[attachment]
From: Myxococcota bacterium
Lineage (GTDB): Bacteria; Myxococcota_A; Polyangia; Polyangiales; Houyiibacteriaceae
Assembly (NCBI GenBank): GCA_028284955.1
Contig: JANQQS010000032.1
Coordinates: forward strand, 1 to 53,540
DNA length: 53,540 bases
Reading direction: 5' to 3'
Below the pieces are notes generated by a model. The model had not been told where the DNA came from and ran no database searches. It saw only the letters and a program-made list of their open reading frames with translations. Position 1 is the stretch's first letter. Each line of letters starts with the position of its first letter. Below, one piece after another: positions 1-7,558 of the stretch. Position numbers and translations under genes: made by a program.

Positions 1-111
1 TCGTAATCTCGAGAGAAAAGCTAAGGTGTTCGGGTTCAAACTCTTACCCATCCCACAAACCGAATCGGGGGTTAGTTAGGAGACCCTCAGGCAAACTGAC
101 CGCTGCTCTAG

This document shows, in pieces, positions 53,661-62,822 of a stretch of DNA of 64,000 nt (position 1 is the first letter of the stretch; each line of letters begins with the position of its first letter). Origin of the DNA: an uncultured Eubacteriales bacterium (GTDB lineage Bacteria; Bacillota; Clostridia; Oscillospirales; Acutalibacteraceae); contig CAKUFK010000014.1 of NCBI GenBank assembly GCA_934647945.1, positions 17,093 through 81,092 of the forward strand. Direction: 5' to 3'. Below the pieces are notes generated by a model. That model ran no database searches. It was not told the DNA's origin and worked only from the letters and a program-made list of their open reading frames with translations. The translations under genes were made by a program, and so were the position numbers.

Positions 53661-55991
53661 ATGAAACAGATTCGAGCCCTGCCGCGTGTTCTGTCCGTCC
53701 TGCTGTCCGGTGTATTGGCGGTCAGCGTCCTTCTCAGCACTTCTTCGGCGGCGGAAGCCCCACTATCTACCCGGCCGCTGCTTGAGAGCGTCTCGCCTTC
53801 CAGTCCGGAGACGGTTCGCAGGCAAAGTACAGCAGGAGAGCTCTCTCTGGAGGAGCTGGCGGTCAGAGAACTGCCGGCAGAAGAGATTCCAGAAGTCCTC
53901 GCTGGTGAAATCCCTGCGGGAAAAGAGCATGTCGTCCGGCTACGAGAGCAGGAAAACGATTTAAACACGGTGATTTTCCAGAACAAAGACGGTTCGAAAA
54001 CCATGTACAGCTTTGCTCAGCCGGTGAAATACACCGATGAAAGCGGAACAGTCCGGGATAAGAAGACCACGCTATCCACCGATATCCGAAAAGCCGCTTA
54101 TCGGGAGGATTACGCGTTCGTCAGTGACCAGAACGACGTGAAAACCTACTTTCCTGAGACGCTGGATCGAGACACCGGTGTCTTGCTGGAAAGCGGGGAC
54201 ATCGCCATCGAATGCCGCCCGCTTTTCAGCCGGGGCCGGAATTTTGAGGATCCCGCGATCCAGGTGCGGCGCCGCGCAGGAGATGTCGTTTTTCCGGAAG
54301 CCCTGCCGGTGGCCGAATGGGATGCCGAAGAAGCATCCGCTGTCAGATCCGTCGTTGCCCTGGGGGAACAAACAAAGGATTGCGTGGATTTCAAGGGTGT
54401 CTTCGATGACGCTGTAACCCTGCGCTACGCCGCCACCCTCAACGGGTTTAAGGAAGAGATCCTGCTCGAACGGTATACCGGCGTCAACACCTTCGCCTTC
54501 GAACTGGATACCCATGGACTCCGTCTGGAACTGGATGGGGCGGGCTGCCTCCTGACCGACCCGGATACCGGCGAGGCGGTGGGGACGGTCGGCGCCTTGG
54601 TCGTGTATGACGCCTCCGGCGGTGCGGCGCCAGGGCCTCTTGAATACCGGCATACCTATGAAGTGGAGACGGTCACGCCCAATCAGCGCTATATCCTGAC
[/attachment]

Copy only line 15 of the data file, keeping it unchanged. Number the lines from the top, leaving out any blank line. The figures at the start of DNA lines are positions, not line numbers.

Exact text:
53701 TGCTGTCCGGTGTATTGGCGGTCAGCGTCCTTCTCAGCACTTCTTCGGCGGCGGAAGCCCCACTATCTACCCGGCCGCTGCTTGAGAGCGTCTCGCCTTC